Whats the final on synthetic in the differentials?

Messages
1,513
Location
Peterborough
Hi guys, Whats the final word on synthetic in the differentials? I'm running Lucas 75w90 in my front and rear diff and the guys on the Jeep forum say, conventional is better for the diffs. they say it pulls heat away from the gears better. I'm running the lower viscosity of the two options, and though synthetic would be the best seeing how we see cold winter as well. Any thoughts? The havoline 80w90 is much cheaper than the lucas, Id be happy running it, and just changing it yearly if it was better. The Lucas feels so smooth though, just weather or not it'd run cooler with dino. any thoughts?
 
Messages
446
Location
NV
I like running synthetic in the diffs and everyone I know with my truck thinks the same. I think it came from the factory that way.
 
Messages
1,335
Location
Arizona
If that was true about dino gear oils thats what the racing community would be using. They aren't. Enough said. Any high end synthetic gear oil will give excellent results.
 
Messages
3,338
Location
Kansas, USA
My 00 f150 had synthetic from the factory my 06 ranger did not. Had it manual if I remember correctly. I drained the f150 at 65-70k and it looked better than the ranger's at 5k.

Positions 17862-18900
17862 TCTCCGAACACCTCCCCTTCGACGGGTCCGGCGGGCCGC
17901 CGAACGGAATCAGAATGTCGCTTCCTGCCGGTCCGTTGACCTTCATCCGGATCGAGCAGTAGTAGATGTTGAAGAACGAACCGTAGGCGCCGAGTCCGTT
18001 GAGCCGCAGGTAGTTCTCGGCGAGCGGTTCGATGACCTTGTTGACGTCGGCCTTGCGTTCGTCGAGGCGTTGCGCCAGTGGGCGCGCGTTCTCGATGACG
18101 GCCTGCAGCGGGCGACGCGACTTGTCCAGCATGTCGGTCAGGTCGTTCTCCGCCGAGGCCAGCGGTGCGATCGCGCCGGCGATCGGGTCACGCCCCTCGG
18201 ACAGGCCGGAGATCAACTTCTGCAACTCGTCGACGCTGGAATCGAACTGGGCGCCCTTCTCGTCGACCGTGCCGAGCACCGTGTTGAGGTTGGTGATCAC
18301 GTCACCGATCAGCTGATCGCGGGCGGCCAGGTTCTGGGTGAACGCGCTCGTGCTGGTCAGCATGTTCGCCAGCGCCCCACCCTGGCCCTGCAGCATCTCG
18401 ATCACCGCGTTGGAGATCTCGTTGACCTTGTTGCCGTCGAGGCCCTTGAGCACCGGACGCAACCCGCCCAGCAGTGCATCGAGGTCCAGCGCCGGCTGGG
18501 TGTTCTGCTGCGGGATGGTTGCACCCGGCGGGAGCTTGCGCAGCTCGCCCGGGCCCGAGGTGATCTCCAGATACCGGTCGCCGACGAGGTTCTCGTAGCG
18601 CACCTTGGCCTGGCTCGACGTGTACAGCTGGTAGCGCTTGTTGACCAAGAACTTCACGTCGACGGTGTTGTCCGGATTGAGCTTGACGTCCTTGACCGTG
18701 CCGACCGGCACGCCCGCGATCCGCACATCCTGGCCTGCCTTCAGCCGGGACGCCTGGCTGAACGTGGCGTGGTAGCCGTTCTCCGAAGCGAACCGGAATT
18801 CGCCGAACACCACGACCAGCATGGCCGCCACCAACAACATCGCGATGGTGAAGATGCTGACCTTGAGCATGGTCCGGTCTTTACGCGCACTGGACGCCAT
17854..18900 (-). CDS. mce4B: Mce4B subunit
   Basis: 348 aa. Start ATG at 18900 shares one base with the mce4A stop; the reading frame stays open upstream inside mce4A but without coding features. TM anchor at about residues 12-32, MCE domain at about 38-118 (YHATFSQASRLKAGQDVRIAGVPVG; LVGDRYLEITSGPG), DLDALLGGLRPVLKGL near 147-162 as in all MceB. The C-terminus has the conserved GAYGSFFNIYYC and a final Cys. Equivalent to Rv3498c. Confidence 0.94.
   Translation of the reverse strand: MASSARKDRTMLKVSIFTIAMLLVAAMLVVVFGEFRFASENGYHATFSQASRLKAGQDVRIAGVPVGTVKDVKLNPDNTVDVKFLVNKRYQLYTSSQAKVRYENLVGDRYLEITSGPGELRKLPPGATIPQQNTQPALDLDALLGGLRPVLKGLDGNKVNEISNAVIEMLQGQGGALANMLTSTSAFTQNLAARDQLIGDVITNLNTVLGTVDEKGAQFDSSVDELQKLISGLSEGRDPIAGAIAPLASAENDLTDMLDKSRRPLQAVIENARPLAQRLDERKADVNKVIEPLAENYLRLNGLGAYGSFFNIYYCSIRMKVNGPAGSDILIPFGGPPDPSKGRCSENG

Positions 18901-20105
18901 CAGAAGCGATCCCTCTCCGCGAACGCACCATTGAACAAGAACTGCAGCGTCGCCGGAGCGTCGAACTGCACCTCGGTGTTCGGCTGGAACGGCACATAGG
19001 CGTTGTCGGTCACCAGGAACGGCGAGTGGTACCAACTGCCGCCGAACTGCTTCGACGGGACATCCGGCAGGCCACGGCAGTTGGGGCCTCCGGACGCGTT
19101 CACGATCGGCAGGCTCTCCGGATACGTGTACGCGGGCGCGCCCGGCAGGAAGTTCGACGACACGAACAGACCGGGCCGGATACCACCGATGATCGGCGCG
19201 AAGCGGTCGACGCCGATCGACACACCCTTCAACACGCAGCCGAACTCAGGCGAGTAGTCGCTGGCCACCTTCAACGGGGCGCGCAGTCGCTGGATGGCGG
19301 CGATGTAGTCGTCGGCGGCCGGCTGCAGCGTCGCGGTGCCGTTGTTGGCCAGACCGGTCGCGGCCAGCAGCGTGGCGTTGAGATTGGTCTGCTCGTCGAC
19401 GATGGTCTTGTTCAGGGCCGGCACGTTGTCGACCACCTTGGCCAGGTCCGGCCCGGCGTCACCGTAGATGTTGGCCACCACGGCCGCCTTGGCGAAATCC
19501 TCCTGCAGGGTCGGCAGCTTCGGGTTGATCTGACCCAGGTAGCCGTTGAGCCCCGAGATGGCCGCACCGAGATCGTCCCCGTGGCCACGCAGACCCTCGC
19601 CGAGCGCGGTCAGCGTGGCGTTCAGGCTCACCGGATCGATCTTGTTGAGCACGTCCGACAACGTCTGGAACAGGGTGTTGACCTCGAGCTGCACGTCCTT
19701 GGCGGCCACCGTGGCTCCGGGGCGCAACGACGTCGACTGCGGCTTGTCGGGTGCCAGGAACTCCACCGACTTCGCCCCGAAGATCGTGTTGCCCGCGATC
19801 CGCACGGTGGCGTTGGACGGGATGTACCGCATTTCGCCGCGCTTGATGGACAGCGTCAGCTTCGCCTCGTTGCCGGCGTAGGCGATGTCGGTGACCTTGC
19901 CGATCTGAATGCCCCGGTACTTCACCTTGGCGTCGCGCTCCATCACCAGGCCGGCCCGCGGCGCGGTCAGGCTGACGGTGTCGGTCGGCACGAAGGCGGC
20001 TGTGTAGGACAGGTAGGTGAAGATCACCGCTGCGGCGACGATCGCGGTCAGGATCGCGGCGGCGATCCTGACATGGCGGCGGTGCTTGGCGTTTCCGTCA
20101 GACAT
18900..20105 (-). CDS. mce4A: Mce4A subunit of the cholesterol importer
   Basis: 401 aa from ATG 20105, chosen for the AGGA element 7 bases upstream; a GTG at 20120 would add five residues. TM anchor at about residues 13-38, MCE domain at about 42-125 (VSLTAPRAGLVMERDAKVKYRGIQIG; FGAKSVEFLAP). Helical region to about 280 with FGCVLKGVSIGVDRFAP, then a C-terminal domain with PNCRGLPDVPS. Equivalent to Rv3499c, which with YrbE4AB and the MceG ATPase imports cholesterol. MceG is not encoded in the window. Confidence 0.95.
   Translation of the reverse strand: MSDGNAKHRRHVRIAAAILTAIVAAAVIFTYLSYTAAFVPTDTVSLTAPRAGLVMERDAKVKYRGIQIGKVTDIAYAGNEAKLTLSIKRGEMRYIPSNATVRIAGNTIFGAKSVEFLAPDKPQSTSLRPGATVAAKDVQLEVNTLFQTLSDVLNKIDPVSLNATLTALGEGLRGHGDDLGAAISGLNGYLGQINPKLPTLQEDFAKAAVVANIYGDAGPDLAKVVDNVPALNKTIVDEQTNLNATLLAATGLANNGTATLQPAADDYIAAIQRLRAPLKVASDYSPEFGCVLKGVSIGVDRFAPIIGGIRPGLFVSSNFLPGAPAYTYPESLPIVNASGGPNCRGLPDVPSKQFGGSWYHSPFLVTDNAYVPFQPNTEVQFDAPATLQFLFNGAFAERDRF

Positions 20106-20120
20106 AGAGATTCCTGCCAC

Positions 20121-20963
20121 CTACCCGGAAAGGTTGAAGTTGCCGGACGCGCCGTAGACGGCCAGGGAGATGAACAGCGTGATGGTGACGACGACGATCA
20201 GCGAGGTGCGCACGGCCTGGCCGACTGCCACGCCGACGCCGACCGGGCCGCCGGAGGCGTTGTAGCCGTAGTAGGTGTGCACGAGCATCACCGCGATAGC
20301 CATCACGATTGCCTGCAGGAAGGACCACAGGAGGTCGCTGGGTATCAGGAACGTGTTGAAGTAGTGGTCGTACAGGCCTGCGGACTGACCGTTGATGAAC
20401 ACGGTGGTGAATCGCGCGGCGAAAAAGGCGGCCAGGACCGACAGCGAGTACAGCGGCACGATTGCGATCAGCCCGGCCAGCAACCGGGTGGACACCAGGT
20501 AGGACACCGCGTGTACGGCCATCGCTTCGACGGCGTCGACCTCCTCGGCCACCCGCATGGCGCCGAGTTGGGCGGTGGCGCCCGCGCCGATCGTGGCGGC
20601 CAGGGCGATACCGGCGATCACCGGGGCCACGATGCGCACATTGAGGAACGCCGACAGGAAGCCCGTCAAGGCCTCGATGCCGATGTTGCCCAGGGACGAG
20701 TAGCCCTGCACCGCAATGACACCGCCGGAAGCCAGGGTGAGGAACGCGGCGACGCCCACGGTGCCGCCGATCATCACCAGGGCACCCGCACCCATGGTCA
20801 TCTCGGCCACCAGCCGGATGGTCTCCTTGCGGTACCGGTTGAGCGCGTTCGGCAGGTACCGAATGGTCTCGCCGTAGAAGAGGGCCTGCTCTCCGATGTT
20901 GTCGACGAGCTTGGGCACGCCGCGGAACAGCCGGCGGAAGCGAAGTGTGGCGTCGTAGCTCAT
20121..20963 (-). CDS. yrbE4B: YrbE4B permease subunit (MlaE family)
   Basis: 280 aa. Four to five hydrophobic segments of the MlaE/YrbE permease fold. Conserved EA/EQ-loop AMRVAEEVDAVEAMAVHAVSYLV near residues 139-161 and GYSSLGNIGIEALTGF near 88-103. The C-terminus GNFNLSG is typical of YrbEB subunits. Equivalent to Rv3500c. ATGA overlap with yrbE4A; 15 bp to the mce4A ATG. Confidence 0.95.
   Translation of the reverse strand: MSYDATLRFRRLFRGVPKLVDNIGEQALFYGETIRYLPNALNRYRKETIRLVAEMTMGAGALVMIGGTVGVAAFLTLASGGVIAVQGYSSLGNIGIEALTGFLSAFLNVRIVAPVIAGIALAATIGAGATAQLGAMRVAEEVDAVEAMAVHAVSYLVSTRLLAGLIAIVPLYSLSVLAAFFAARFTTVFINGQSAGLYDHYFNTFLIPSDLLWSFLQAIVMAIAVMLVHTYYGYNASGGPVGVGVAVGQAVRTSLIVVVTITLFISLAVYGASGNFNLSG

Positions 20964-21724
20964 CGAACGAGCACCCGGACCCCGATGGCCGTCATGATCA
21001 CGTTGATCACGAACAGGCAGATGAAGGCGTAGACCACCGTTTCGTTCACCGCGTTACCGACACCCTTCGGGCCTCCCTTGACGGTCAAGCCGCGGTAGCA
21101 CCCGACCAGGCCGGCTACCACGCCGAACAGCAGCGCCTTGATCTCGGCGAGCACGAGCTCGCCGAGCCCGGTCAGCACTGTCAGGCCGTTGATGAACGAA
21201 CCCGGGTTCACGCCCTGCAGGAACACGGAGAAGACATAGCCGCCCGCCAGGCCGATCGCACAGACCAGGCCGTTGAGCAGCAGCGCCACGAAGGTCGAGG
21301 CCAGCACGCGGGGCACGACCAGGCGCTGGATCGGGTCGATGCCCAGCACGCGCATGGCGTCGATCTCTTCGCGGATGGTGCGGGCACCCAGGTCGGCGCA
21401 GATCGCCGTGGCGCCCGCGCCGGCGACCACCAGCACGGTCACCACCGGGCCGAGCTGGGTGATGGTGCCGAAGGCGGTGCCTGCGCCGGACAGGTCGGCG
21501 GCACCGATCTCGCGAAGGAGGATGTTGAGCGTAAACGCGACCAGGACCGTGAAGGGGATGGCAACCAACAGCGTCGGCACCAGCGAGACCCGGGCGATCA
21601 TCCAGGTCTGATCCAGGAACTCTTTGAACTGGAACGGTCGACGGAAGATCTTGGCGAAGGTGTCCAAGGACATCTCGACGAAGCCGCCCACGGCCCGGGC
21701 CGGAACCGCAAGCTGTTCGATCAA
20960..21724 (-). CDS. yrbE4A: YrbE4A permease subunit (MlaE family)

Messages
528
Location
Jupiter, florida
 Originally Posted By: ryan2022
Hon the Jeep forum say, conventional is better for the diffs. they say it pulls heat away from the gears better.
No offense to the "jeep crowd" but they spew more incorrect information than any other 4x4 crowd. p.s. I'm part of the land rover crowd and run synthetic in my transfer case and diffs.
 
Messages
14,715
Location
Santa Barbara, CA
 Originally Posted By: firemachine69
 Originally Posted By: Billy007
All F150s coming for the factory are running synthetic in the diffs.
Source?
pretty much all ford's come with synthetic fluid in the rear axles from the factory.
 
Messages
1,010
Location
South East Asia
 Originally Posted By: ryan2022
Hi guys, Whats the final word on synthetic in the differentials? I'm running Lucas 75w90 in my front and rear diff and the guys on the Jeep forum say, conventional is better for the diffs. they say it pulls heat away from the gears better. I'm running the lower viscosity of the two options, and though synthetic would be the best seeing how we see cold winter as well. Any thoughts? The havoline 80w90 is much cheaper than the lucas, Id be happy running it, and just changing it yearly if it was better. The Lucas feels so smooth though, just weather or not it'd run cooler with dino. any thoughts?
The differential running better on synthetic, but personally for this type of application I feel petroleum based synthetic is better than ester-based synthetic due to the stronger chemical bond with the metal and moderate operating temperature.
 
Messages
3,023
Location
USA-Michigan
Here is a quote from a GM Technical Bulletin dated 1999...
 Quote: